The Province of Ontario confirms there are 32 more COVID-19 related deaths and 292 new cases, as of Wednesday morning.
This marks a slight increase in new cases compared to Tuesday’s 287 — the lowest number since March 31, when Ontario reported 211 cases. But it’s the second day in a row with Ontario reporting numbers below 300.
The testing also increased to 15,133 from the previous day, an improvement from the 9,875 tests completed on Tuesday, 8,170 on Monday, and 11,383 from Sunday’s report.
Premier Doug Ford wanted the province to test 16,000 people daily starting on May 6, but testing has been falling short of this goal.
- See also:
On Sunday, Ford asked that more Ontario residents to get tested even if they are not showing symptoms, so the province can have a better understanding of the virus.
According to the Minister of Health’s office, an increase in asymptomatic testing in Ontario is already underway.
Over the weekend, the province issued expanded guidance on asymptomatic testing for individuals living in the community and a few Toronto assessment centres have been seeing an increase in walk-in traffic since Ford’s announcement.
To date, a total of 644,547 have been tested across Ontario.
The province’s total is now 26,483 but 76.9% of the cases have been resolved, with 20,372 patients recovered.
A total of 2,155 people have died from coronavirus in Ontario, and there are 11,817 cases currently under investigation.
According to the Public Health Ontario Daily Epidemiologic Summary (iPHIS), there are 199 outbreaks in long-term care homes, with 1,352 resident deaths. Around 18.6% of cases in all of Ontario come from these facilities.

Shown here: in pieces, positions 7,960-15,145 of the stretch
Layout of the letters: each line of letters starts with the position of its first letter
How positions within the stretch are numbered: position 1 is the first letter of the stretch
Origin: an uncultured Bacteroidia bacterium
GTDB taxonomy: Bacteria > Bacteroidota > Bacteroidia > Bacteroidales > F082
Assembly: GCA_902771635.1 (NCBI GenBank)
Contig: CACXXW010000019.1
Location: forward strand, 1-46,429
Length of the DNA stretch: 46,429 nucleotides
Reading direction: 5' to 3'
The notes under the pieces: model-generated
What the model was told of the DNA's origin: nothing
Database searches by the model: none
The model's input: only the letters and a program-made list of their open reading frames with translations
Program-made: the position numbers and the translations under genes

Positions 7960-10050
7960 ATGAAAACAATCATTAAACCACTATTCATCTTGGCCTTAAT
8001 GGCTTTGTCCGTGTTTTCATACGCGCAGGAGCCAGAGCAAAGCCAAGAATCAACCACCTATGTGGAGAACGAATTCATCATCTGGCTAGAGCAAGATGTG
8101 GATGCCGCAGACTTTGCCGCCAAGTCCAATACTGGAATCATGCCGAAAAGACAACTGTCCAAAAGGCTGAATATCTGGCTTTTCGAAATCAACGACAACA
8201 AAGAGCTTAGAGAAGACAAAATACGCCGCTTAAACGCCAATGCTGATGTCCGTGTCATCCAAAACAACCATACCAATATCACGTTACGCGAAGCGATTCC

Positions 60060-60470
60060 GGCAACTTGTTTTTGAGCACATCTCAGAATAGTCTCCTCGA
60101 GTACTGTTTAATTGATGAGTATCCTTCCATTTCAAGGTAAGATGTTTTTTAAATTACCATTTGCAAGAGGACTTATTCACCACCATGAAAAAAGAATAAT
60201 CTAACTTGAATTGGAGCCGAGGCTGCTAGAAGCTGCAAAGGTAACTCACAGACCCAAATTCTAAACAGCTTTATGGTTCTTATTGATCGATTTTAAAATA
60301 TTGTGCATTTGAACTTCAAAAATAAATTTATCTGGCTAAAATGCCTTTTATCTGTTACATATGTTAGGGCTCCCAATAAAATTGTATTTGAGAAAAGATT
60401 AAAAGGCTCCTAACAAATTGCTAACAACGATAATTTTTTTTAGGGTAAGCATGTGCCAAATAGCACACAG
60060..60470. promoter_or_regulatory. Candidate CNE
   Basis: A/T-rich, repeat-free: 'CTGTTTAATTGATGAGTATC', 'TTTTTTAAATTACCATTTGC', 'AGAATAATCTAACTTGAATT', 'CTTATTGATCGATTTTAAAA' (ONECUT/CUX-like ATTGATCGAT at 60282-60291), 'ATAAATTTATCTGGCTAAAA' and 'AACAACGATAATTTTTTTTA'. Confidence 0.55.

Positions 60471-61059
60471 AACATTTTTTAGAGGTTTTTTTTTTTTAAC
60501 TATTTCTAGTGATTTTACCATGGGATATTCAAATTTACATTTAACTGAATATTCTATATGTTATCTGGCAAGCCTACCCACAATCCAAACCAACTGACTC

However, the Ministry of Long-Term Care Daily Report says there have been 135 outbreaks reported in long-term care homes with 1,587 resident deaths.
According to Dr. Barbara Yaffe, Ontario relies on local public health units to report on the coronavirus, both in the community and in long-term care homes, through iPHIS, in which there is a delay in the data being received.
At the same time, the Ministry of Long-Term Care has started collecting information about coronavirus in long-term care homes through its network of inspectors.
On Tuesday, Ford said the province is investigating long-term care homes after reports from military members helping in long-term care homes show “heartbreaking and horrific” concerns.
The Ontario government outlined key findings from the Canadian Armed Forces report on the five long-term care homes at which the military has been assisting.
The report details “serious concerns” around staffing, infection prevention and control, resident safety, food preparation, and janitorial services.
The Greater Toronto Area public health units account for more than half of the cases at 65.3%.
Of the total cases, 43.2% are male and 56% are female, with 40.6% of cases age 60 years and older.
To date, there are 847 hospitalized, with 150 in ICU, and 117 patients on ventilators.
The daily summary is based on data reported by the 34 public health units across Ontario and recorded in the province’s integrated Public Health Information System, according to the Ontario government.
iPHIS is the Ministry of Health’s disease reporting system where data is regularly updated, and where each daily summary is pulled at 4 pm the previous day.
Last week, the province also entered Stage 1 of its framework to reopen the economy, allowing certain businesses and recreational activities to reopen. Despite this though, Ford’s government extended its emergency orders for another 10 days to help stop the spread of the virus.
The emergency orders were previously extended to May 29, and now are currently in force until June 9, 2020.